Authorised Push Payment (APP) fraud has reached unprecedented levels in the UK, as criminal organisations have adapted to and capitalised upon the impact of Covid-19 over the last year. 

Recent statistics from UK Finance show that APP fraud has increased in value and volume from 2019 to 2020, with losses up 5 per cent to £479million and cases up 22 per cent to 149,946.

APP fraud happens when criminals deceive a banking customer, be that business or personal, into sending a payment under false pretences to a bank account they control.

Banking customers of signatory firms to the  Contingent Reimbursement Model Code (CRM Code)that have fallen victim to an APP scam through no fault of their own should absolutely expect to be reimbursed in full.  They should also expect to receive supportive aftercare to help prevent them falling victim again. 

But they should also expect that they will be protected against APP scams in the first place. 

Reimbursement, whilst vital to reversing the financial distress caused by APP scams, cannot reverse the emotional distress that these scams cause, with the victim’s experience so often associated with feelings of guilt, shame, worry, and embarrassment.

It is therefore vital that we stop customers from having to go through this emotional and financial distress by preventing more APP scams from happening in the first place.

This is not to understate the importance of reimbursement and the appropriate aftercare. Both are crucial steps to ensuring victims are, and continue to be, protected against APP fraud, no matter how large or small the amount lost as a result of the scam. 

But whilst reimbursement levels are an important metric, it is critical that we take into account prevention and detection measures, too.

Imagine, for a moment, a world where as much onus is placed on the prevention of APP scams as is currently placed on reimbursement levels. Where every reimbursement case was understood as a missed opportunity for prevention. Where calls for reimbursement data to be published were met with the same demand for access to prevention data. 

In this environment, stakeholders and customers alike would be provided with even more insight and assurance over the effectiveness of APP scam prevention measures that payment service providers (PSPs) have in place.  

With Covid-19 accelerating a shift towards online and digital banking channels, the opportunity for lenders to offer new payment methods is also creating new opportunities for criminal organisations to target customers via APP fraud. 

In this environment, a key focus area for preventing customers from falling victim to APP scams lies within the implementation of effective warnings.

A recent review by the Lending Standards Board indicated that an effective warning is one that is dynamic and tailored to the customer’s payment journey, and found that, when implemented in tandem with other prevention measures outlined by the CRM Code, effective warnings can be successful in reducing APP scams.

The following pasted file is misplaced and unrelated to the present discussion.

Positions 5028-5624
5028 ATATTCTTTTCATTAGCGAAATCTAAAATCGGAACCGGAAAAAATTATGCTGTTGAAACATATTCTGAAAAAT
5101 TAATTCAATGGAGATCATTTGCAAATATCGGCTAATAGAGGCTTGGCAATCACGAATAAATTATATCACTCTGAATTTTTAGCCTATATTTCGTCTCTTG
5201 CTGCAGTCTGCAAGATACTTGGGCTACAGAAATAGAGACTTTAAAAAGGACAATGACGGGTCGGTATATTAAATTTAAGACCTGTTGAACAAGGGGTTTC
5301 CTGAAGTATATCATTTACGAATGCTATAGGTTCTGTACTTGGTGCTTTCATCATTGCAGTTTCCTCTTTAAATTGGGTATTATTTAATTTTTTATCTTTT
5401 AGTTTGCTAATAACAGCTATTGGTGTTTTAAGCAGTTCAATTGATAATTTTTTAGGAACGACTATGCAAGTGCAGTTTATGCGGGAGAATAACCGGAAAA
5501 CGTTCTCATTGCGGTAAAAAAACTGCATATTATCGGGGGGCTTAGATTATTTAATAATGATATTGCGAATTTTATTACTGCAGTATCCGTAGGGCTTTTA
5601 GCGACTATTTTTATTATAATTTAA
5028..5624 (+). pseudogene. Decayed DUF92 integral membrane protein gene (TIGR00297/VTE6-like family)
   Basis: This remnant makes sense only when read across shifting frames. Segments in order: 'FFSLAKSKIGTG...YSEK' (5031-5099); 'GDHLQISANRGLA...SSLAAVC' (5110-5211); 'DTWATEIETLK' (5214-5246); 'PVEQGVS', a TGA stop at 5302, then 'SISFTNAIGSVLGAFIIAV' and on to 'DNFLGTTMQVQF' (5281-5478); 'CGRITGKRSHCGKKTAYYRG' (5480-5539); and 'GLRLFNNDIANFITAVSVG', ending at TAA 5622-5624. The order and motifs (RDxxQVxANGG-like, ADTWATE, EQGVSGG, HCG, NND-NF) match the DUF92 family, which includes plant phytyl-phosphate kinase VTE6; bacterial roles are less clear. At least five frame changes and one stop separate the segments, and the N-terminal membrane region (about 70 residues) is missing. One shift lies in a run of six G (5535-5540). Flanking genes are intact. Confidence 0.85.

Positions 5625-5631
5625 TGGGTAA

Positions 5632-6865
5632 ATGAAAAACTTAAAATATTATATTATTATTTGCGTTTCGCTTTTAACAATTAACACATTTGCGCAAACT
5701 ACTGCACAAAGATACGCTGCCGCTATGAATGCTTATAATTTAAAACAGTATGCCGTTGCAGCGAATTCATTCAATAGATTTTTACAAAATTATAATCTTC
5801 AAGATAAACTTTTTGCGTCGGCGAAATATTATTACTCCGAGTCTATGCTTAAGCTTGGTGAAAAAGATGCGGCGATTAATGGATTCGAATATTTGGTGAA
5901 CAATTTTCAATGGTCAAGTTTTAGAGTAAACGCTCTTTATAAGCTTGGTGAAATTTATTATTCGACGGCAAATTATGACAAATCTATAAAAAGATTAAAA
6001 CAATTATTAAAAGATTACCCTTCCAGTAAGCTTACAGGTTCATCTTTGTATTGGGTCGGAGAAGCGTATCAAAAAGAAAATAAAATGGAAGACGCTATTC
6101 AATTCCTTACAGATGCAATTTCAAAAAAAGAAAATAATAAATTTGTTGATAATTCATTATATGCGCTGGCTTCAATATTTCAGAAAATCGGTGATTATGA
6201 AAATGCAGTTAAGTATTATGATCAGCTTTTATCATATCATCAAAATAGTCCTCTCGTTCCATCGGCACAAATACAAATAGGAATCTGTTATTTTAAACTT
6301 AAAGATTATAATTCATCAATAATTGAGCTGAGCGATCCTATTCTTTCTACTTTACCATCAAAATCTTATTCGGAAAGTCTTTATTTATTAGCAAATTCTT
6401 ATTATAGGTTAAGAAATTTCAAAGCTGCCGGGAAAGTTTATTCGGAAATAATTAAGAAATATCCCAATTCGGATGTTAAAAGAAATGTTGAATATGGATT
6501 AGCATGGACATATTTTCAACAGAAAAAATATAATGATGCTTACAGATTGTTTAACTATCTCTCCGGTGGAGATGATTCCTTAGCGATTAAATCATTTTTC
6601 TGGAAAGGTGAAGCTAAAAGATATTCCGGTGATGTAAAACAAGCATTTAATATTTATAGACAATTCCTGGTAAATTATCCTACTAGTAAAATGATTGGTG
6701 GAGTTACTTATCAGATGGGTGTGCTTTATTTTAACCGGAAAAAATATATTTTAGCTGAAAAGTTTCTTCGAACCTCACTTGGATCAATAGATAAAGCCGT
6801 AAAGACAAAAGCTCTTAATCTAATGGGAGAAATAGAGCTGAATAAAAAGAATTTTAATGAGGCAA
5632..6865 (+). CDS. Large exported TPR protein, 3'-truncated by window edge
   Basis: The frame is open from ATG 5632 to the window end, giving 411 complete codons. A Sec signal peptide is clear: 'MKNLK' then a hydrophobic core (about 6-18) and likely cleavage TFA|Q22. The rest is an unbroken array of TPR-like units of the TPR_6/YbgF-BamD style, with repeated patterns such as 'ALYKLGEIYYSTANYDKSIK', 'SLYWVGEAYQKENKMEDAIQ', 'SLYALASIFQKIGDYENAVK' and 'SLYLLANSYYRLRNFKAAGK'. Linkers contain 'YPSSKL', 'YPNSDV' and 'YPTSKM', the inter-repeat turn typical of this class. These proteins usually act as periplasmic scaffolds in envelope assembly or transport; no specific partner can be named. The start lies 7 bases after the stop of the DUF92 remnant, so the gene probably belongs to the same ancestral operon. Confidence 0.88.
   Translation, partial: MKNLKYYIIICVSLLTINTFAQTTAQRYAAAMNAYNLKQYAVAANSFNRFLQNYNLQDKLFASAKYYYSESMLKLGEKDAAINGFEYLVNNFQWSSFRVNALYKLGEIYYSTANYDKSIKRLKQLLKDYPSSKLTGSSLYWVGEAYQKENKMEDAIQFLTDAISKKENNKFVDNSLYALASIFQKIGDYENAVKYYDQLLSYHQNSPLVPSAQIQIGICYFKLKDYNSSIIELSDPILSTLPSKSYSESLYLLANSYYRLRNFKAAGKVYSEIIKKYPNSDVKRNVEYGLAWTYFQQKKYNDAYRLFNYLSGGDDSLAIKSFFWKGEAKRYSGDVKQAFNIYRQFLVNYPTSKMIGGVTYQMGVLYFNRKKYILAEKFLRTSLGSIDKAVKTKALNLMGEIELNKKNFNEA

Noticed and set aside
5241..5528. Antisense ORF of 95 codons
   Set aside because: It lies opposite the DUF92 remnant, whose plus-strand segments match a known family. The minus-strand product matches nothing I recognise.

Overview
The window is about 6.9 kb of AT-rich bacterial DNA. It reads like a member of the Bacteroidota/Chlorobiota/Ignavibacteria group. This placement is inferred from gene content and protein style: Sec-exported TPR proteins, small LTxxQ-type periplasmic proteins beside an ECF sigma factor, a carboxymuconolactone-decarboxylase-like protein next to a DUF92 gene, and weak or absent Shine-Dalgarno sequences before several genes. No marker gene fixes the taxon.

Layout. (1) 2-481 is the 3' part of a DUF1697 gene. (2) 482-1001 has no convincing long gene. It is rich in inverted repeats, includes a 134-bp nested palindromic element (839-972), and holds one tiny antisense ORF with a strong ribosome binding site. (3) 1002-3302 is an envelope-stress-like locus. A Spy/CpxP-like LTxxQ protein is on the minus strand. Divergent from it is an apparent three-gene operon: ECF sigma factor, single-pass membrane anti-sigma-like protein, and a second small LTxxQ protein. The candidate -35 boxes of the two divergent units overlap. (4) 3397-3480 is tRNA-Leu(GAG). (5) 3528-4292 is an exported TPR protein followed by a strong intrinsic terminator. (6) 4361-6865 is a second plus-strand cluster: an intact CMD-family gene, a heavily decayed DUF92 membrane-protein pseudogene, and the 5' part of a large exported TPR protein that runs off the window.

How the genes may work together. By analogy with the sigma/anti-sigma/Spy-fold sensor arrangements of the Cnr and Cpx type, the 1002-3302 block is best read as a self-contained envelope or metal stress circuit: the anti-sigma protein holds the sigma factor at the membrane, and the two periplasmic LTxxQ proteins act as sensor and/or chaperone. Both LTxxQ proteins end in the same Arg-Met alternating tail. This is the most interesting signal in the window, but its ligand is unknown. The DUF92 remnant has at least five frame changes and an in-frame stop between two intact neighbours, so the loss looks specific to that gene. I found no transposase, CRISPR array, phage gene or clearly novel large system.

Further, recent research from the Open Banking Implementation Entity (OBIE) indicates that small changes to warnings across banking apps can have the potential to drastically reduce the number of individuals that fall victim to APP fraud. The number of scams decreased, for example, when Call To Action (CTA) interventions were presented, offering users more opportunities to cancel or defer transactions throughout the payments journey.

In fact, the biggest effects were achieved when a combination of risk-based and CTA warnings were implemented over a period of time. This allowed banks and payment service providers (PSPs) to reduce the instances of APP fraud without negatively impacting the completion of legitimate payments. Using a variety of warnings meant that banking customers remained engaged, reducing the risk of deteriorating effectiveness of warnings as people naturally grew used to them.

Scams could also be significantly reduced with a collective effort across the banking industry and beyond to protect customers and tackle the fight against APP fraud. Whether that’s banks, non-traditional lenders and PSPs raising awareness to educate their customers on the signs and risks of APP scams, or working with industry oversight bodies to commit to voluntary standards and codes to ensure good customer outcomes. Beyond this, online forums, social media platforms and influential voices also have a role to play in raising awareness of and preventing scams. Customers can also help by being vigilant and reading and acting upon warnings and information presented to them.

Reimbursement, although critical, should be the last resort when it comes to protecting customers against APP fraud. Prevention, detection and awareness measures must move up the agenda for banks, non-traditional lenders, PSPs, and customers alike to ensure that the customer is protected at every possible stage of the payment journey.

Emma Lovell, Chief Executive at the Lending Standards Board